DNA has several other features that make it desirable as a storage medium: It is extremely stable, and it is fairly easy (but expensive) to synthesise and sequence. Also, because of its high density each nucleotide, equivalent to up to two bits, is about one cubic nanometer an exabyte of data stored as DNA could fit in the palm of your hand.
One obstacle to this kind of data storage is the cost of synthesising such large amounts of DNA. Currently, it would cost $1 trillion to write one petabyte of data (one million gigabytes). To become competitive with magnetic tape, which is often used to store archival data, Bathe estimates that the cost of DNA synthesis would need to drop by about six orders of magnitude. Bathe says he anticipates that will happen within a decade or two, similar to how the cost of storing information on flash drives has dropped dramatically over the past couple of decades.
Aside from the cost, the other major bottleneck in using DNA to store data is the difficulty in picking out the file you want from all the others.
‘Assuming that the technologies for writing DNA get to a point where it’s cost-effective to write an exabyte or zettabyte of data in DNA, then what? You’re going to have a pile of DNA, which is a gazillion file, images or movies and other stuff, and you need to find the one picture or movie you’re looking for,’ Bathe says. ‘It’s like trying to find a needle in a haystack.’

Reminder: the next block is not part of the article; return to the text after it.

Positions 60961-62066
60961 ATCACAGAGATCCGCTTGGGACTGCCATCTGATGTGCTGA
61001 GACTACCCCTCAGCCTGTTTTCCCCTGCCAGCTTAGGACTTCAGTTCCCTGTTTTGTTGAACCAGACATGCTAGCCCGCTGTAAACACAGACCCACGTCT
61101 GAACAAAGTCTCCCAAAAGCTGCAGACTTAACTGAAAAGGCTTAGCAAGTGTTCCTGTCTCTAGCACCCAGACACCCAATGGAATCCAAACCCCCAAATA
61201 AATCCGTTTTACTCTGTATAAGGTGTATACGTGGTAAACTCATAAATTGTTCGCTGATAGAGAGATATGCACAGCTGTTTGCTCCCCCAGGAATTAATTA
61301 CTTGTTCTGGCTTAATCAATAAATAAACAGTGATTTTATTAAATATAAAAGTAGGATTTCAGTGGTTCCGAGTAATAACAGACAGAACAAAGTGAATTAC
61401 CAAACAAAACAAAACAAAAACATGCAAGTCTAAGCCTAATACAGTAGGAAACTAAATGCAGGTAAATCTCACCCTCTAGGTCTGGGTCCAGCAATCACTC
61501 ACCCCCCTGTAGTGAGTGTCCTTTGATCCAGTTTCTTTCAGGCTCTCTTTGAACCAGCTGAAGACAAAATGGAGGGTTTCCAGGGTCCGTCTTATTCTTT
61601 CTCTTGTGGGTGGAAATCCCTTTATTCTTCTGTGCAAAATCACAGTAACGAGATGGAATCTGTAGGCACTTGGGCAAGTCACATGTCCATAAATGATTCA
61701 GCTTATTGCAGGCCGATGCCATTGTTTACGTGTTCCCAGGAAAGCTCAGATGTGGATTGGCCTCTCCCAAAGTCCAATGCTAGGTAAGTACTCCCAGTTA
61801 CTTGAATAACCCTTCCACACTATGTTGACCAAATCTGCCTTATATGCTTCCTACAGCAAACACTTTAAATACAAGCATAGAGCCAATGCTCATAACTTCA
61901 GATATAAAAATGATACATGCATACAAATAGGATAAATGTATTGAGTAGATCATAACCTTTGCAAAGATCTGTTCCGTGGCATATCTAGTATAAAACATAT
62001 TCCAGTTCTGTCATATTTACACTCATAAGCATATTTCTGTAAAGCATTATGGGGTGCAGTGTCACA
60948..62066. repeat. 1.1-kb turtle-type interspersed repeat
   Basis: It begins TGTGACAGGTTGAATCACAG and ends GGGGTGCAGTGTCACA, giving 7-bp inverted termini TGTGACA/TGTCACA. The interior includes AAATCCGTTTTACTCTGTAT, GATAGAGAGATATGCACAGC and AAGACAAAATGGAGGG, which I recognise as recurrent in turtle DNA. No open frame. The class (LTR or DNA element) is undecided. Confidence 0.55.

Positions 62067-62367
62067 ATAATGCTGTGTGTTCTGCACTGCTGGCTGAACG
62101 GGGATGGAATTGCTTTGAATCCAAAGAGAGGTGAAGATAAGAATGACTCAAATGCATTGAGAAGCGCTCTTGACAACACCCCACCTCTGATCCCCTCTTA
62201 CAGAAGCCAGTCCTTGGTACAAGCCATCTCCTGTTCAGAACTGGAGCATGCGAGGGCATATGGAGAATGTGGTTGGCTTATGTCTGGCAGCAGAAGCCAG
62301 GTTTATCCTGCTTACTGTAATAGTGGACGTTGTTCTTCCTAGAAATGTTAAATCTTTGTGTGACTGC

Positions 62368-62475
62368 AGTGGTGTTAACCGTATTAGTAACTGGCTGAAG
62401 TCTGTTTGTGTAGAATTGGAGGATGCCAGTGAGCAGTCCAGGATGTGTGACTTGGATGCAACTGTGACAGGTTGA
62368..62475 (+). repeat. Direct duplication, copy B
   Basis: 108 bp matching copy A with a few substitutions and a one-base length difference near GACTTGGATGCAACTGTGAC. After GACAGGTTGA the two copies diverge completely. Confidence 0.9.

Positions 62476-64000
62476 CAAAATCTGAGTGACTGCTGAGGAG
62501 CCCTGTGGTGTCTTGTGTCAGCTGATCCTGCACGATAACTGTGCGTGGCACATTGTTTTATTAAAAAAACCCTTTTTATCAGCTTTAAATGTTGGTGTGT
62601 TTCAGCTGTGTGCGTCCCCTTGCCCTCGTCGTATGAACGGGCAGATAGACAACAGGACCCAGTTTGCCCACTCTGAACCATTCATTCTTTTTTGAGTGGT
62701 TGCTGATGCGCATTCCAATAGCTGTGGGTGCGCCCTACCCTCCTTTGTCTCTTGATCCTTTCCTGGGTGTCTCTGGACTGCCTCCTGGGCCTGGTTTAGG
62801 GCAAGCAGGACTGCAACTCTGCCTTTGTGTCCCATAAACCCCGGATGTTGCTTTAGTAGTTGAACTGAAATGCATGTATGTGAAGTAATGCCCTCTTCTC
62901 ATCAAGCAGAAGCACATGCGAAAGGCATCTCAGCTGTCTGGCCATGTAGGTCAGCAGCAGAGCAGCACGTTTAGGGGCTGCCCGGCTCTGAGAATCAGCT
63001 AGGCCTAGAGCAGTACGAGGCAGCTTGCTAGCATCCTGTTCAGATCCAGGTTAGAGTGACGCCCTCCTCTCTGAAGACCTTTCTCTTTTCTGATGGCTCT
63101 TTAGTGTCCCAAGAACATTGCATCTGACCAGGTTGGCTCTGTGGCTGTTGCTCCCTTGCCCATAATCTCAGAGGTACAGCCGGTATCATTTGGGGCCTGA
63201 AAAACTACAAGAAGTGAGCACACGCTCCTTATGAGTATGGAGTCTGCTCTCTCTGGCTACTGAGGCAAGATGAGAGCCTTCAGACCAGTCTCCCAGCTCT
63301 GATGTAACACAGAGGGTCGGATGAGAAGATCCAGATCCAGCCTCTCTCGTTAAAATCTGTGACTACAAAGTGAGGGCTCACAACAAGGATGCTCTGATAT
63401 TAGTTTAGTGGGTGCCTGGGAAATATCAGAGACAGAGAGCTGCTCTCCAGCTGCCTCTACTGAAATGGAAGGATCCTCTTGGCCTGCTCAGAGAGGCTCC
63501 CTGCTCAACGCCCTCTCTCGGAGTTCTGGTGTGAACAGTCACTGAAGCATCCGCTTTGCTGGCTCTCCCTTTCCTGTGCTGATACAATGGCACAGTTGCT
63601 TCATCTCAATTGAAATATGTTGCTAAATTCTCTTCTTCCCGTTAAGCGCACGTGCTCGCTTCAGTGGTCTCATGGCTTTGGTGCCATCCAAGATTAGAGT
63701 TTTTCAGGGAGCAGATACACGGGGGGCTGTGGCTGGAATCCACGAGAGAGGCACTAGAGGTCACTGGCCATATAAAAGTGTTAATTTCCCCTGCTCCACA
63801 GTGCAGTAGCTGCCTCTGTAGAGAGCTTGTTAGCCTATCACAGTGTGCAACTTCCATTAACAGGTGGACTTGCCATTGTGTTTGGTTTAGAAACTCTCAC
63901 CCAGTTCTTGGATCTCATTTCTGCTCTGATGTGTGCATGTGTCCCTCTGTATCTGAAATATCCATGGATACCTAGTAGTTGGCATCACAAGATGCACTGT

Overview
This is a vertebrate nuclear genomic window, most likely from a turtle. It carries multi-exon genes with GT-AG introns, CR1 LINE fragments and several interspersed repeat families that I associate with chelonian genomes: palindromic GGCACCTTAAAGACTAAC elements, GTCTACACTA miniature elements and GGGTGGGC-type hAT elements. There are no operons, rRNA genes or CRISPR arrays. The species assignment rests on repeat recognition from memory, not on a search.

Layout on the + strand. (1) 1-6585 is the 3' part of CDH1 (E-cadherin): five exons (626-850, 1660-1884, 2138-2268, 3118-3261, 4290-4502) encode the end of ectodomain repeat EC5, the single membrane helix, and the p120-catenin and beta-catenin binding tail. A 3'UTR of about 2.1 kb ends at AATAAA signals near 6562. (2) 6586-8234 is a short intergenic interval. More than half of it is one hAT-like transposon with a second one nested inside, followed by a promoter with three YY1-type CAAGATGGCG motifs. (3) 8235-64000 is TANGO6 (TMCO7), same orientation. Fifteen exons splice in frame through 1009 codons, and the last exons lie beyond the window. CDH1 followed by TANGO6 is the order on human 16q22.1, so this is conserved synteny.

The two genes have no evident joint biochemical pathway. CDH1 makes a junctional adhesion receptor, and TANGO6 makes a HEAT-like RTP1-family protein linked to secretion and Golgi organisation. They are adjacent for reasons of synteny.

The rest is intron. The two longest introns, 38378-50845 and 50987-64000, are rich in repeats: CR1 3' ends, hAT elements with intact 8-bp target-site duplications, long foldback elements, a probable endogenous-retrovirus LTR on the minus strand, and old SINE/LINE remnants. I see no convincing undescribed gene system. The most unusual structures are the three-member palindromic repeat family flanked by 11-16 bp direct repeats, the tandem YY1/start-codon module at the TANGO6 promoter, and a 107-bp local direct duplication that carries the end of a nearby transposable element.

Currently, DNA files are conventionally retrieved using PCR (polymerase chain reaction). Each DNA data file includes a sequence that binds to a particular PCR primer. To pull out a specific file, that primer is added to the sample to find and amplify the desired sequence. However, one drawback to this approach is that there can be crosstalk between the primer and off-target DNA sequences, leading unwanted files to be pulled out. Also, the PCR retrieval process requires enzymes and ends up consuming most of the DNA that was in the pool.
‘You’re kind of burning the haystack to find the needle because all the other DNA is not getting amplified and you’re basically throwing it away,’ Bathe says.
As an alternative approach, the MIT team developed a new retrieval technique that involves encapsulating each DNA file into a small silica particle. Each capsule is labeled with single-stranded DNA barcodes that correspond to the contents of the file. To demonstrate this approach cost-effectively, the researchers encoded 20 different images into pieces of DNA about 3,000 nucleotides long, which is equivalent to about 100 bytes. (They also showed that the capsules could fit DNA files up to a gigabyte in size.)